BUGS IN YOUR EARS – EARWIGS

By David B Wheeler

Perhaps the worst fear people have of earwigs, with their menacing rear pinchers, are that one my crawl into the ear and bore into the brain. The old Anglo Saxon word earwicga literally means "ear creature" and in nearly all European languages the name for earwigs suggests a connection with the ear. Perhaps, way back then, when people slept on dirt floors, straw or hay, earwig's explored human ears as a place to hide out. Even thought there are no records of this actually happening it is conceivable and, apparently, Americans have inherited this ancient European fear.

The fear of earwigs is mainly due to the fact that we simply don't like the way they look. Both the male and female earwig has pincers on their posterior. These pincers, or forceps, are used for protection and cleaning their nest, but as threatening as they may look they are not a menace to people. On the contrary, recent research has demonstrated that earwigs are largely beneficial.

Despite the fact that we are still trying to control them in our vegetable and flower gardens and occasionally in our homes, we still need to look at them as helpful. Even though they may eat small holes in plant leafs of seedlings, their main diet is decaying materials and other insects, aphids being one of the insects they help to suppress. It has also been found that earwigs can be present in the vegetable garden in large numbers if they have a diverse soil surface and not cause damage to seedlings. All they need is composted mulch on which to feed.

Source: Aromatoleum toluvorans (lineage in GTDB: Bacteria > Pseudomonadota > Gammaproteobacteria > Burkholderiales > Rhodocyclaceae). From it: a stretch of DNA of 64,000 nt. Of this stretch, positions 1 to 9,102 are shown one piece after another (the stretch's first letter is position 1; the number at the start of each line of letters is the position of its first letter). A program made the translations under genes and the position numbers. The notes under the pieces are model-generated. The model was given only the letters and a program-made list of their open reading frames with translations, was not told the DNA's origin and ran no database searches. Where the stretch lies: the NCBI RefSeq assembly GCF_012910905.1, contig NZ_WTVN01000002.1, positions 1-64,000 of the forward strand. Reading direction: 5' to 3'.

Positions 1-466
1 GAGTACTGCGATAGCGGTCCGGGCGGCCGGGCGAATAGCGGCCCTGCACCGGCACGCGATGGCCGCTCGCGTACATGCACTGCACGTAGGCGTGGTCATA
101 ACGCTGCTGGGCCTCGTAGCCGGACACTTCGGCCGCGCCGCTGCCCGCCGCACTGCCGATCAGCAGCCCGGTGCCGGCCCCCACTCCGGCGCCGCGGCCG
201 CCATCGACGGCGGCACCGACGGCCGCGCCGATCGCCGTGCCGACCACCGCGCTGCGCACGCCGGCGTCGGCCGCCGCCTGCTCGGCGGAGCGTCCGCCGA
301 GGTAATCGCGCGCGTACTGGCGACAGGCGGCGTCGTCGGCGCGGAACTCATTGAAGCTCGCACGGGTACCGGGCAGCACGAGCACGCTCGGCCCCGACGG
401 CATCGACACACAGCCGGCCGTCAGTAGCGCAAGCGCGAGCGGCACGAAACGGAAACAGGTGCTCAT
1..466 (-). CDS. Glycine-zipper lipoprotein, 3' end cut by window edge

When abundant, earwigs are often blamed for damage caused by other pest. Snails, slugs, and cutworms are a few of the pest that cause damage that is blamed on earwigs. Since during the day when gardeners are most active, the earwigs may choose damage tomatoes or other damaged fruits as handy, dark, moist hiding places. Night time checks with a flash light may reveal a quite different picture as to the real culprits damaging your flowers and vegetables.

David Wheeler, DAVID WHEELER'S PEST CONTROL, http://www.wheelerspc.com

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